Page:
Plans for a new span on the Columbia River I-5 corridor are dead, but some spending in the long and expensive planning process is rising zombie-like to bedevil the Washington State Department of Transportation. Washington State Auditor Troy Kelly has found more than $17-million in questionable - or undocumented - expenditures in the state's bill of $188-million for a long, fruitless study of a new bridge to link Washington and Oregon.
A lead auditor for the state reported that about 30 subcontractors failed to submit proper overhead and markup justifications to the general contractor for the study, David Evans and Associates of Portland.
He pointed out that the markups might have been legitimate. But without the proper documentation, no one can be sure. Kelly said the transportation department should never have accepted that kind of arrangement.
After Washington backed out of the I-5 bridge project last year, the legislature asked the auditor's office to conduct what's called a forensic examination of the spending. Oregon officials attempted to keep the project alive, but state lawmakers refused to go along, and the huge project died when the legislature ended in March.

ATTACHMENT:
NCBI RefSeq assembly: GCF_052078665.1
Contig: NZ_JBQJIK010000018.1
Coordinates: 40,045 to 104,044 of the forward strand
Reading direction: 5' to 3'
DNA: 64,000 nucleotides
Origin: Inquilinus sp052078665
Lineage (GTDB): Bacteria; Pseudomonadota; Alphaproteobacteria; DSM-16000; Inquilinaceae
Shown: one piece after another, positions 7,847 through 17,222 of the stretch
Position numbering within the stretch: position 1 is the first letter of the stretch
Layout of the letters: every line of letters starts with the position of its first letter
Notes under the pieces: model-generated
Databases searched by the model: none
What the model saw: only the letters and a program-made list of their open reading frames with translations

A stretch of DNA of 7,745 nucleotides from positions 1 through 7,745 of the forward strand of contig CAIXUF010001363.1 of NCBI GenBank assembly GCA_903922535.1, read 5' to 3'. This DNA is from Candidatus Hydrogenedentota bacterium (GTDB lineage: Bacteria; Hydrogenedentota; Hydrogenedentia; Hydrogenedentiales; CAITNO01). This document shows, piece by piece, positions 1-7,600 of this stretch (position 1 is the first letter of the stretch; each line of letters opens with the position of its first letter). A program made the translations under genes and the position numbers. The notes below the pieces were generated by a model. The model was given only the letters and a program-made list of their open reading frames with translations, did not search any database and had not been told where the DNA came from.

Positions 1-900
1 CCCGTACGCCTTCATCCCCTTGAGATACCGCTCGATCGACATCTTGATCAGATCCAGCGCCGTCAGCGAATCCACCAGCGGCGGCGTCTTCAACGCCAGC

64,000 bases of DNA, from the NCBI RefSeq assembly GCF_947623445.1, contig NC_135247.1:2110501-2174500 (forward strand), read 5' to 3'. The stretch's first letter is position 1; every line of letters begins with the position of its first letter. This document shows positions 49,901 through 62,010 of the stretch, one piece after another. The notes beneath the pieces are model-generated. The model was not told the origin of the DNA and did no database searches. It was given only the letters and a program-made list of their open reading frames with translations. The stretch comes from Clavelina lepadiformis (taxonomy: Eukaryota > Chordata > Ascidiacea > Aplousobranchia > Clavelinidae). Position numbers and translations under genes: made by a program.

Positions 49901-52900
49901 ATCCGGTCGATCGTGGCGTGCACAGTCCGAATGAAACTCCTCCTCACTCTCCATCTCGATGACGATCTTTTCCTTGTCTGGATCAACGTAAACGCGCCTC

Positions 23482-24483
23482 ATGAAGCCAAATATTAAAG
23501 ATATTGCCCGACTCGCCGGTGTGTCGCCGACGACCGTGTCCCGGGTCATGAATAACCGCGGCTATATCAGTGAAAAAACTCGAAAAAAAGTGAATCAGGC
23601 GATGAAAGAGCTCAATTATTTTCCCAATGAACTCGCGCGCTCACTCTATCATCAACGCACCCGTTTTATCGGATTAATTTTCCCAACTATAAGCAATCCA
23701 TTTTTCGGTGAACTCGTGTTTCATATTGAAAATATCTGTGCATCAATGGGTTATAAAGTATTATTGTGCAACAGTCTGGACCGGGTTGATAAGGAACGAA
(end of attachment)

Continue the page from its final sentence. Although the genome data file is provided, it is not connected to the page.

Most of the costs of the study were justified, according to the state auditors, but they criticized the transportation department for caving in to a demand by the general contractor that 4 percent be added to subcontractors' bills for general overhead and paperwork hassle.
The existing I-5 bridge over the Columbia is old - some components date back to the middle and the beginning of the last century. The Columbia River Crossing project estimated a new one would cost three-and-a-half billion dollars.